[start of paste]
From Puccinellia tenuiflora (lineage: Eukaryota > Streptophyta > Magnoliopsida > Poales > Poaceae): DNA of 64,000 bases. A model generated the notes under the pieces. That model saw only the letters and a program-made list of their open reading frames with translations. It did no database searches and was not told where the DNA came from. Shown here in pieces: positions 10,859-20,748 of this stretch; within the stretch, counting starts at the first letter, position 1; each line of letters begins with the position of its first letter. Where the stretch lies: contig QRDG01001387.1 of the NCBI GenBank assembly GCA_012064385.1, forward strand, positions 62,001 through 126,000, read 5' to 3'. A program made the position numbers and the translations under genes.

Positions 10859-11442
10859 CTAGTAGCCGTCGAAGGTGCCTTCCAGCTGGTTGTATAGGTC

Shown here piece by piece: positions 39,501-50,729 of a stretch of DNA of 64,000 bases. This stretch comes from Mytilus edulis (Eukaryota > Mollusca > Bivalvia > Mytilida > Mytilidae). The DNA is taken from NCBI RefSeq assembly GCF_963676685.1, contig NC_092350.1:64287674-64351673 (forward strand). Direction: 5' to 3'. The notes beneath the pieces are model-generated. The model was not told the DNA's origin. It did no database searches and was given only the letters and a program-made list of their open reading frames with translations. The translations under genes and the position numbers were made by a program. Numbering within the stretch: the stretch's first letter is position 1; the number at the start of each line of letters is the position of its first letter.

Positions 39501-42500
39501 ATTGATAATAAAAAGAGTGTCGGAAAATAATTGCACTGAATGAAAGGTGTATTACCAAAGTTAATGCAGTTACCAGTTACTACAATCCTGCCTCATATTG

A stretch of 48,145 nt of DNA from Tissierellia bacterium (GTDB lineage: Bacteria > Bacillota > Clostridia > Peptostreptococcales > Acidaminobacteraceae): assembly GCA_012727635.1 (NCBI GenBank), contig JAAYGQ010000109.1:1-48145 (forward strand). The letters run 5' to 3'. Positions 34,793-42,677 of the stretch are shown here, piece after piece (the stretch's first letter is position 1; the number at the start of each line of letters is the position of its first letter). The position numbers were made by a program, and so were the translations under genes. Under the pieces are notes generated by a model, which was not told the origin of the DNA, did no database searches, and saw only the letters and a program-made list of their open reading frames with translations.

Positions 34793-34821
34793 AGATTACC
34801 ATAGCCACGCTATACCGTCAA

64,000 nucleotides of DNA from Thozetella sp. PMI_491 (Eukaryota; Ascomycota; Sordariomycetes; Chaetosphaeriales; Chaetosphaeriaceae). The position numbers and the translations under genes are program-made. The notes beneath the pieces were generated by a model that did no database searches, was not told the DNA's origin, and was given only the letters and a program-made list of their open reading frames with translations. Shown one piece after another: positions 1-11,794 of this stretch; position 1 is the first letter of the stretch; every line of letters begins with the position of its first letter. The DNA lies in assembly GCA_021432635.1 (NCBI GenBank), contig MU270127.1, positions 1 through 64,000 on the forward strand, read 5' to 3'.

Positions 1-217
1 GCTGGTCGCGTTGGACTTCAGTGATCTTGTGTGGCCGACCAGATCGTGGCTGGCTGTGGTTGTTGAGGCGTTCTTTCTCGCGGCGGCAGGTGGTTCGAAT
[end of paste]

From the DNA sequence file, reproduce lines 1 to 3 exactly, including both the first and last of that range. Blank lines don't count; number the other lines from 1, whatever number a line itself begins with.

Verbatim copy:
From Puccinellia tenuiflora (lineage: Eukaryota > Streptophyta > Magnoliopsida > Poales > Poaceae): DNA of 64,000 bases. A model generated the notes under the pieces. That model saw only the letters and a program-made list of their open reading frames with translations. It did no database searches and was not told where the DNA came from. Shown here in pieces: positions 10,859-20,748 of this stretch; within the stretch, counting starts at the first letter, position 1; each line of letters begins with the position of its first letter. Where the stretch lies: contig QRDG01001387.1 of the NCBI GenBank assembly GCA_012064385.1, forward strand, positions 62,001 through 126,000, read 5' to 3'. A program made the position numbers and the translations under genes.

Positions 10859-11442
10859 CTAGTAGCCGTCGAAGGTGCCTTCCAGCTGGTTGTATAGGTC